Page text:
My mastery of second-guessing myself didn’t end when I became a mom. If anything, it became worse.
I second-guess what the kids ate for lunch. I wonder if my three-year-old should be writing his name by now, like some other children his age. When the endless sibling rivalry turns physical I think, “Didn’t I teach them better than this? Will they ever get along?”
Sometimes the worst critics are the ones running on repeat inside our heads.
We teach our kids to share, to love their neighbor and show respect. But when we don’t see the fruits of our labor we question whether anything we say is sinking in. We’re told in Proverbs to “train up a child in the way he should go” but when we don’t see visible results, we wonder what we’re doing wrong.
Instead of living in the present, we second-guess the past.
A couple of weeks ago, God gave me a push of encouragement along with a wake-up call. My husband and I had tucked the kids in for the night and were settled into our comfy spots in the family room. With the soft orange glow from the table lamp we read our devotional app and talked about its subject, prayer.
The teaching gave a blueprint. Begin with thanks and repentance, then present your requests to God in Jesus’ name.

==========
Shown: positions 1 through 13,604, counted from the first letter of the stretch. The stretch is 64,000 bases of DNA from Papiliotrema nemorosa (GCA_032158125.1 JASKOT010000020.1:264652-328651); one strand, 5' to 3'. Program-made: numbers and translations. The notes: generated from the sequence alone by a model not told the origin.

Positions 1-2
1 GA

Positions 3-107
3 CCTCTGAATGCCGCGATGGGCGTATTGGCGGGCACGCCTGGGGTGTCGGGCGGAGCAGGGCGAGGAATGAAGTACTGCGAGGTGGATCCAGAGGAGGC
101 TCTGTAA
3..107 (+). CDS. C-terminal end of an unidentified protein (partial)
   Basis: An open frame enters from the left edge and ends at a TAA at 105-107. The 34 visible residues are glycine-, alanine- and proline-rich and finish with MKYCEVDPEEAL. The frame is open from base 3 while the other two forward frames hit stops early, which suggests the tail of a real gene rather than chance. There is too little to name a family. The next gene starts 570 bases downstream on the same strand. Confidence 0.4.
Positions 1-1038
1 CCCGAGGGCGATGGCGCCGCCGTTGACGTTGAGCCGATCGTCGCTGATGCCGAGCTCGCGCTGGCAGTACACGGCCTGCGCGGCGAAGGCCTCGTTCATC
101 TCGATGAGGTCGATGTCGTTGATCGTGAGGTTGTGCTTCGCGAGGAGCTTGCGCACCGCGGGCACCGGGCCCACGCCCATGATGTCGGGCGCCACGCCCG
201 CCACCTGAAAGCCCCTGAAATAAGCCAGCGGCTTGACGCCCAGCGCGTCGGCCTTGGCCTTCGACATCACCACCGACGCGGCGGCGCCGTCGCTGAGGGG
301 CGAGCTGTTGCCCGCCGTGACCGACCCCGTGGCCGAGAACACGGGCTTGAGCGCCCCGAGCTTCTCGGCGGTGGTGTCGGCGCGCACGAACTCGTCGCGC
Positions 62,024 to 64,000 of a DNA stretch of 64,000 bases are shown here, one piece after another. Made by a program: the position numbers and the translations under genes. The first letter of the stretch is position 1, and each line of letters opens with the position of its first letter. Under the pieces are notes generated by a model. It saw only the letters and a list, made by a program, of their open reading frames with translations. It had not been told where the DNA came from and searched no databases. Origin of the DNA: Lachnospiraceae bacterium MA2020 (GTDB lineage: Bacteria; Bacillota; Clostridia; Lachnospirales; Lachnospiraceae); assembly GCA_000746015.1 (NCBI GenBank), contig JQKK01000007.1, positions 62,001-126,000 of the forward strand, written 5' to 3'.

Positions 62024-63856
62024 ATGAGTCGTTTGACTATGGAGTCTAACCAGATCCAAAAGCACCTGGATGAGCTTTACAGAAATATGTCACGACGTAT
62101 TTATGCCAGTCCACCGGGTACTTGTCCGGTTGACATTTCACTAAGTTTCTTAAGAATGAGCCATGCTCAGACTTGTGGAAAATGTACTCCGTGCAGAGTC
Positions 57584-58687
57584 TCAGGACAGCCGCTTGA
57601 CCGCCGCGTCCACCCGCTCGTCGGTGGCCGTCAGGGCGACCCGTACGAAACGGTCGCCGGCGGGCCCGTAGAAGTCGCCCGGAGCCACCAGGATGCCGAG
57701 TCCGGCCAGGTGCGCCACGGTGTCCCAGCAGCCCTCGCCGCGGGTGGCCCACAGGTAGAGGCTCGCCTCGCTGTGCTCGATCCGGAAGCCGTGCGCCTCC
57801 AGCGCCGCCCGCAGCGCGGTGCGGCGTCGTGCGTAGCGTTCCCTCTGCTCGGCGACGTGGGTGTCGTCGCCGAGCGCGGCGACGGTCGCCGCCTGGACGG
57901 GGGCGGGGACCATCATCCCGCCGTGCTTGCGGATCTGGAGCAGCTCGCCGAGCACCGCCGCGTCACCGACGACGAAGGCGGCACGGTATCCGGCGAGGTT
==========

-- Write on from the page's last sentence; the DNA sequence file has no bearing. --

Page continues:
As we sat there talking my mind went to our kids. Were we teaching them enough about prayer? My husband, as if reading my inner thoughts, said,
“Do you know what our son did tonight?”
“No.” And I secretly wondered if I wanted to.
“He thanked God for a good day at school and time playing at home. Then he asked God to place his hand on Coco and heal her.”
Coco, our dog, had been struggling to walk for last couple of days. At fourteen years and counting, she wasn’t as limber as she used to be.
Listening to my husband describe our son’s prayer, eyes welled up with tears. Here was our seven-year-old, modeling the exact form of prayer Jesus used with his disciples. And he wasn’t thinking of himself. He wasn’t asking for a new Lego set or a video game.
He was petitioning on behalf of our dog.
Even through all my doubt and questioning, God was working in the heart of our son. We were doing what we could do, but God was moving this little seven-year-old’s heart in ways only he could.
When we second-guess the past, we often miss what God is doing in the present.
Parenting is a tough road. There are days when we wonder if anything we are saying or doing is making a difference. In moments of frustration it’s easy to play the past on repeat.
That night, God gave me an invitation to live in the now. To be present with my son as he prayed and grew and loved.
No matter what the future held, I didn’t want to miss it.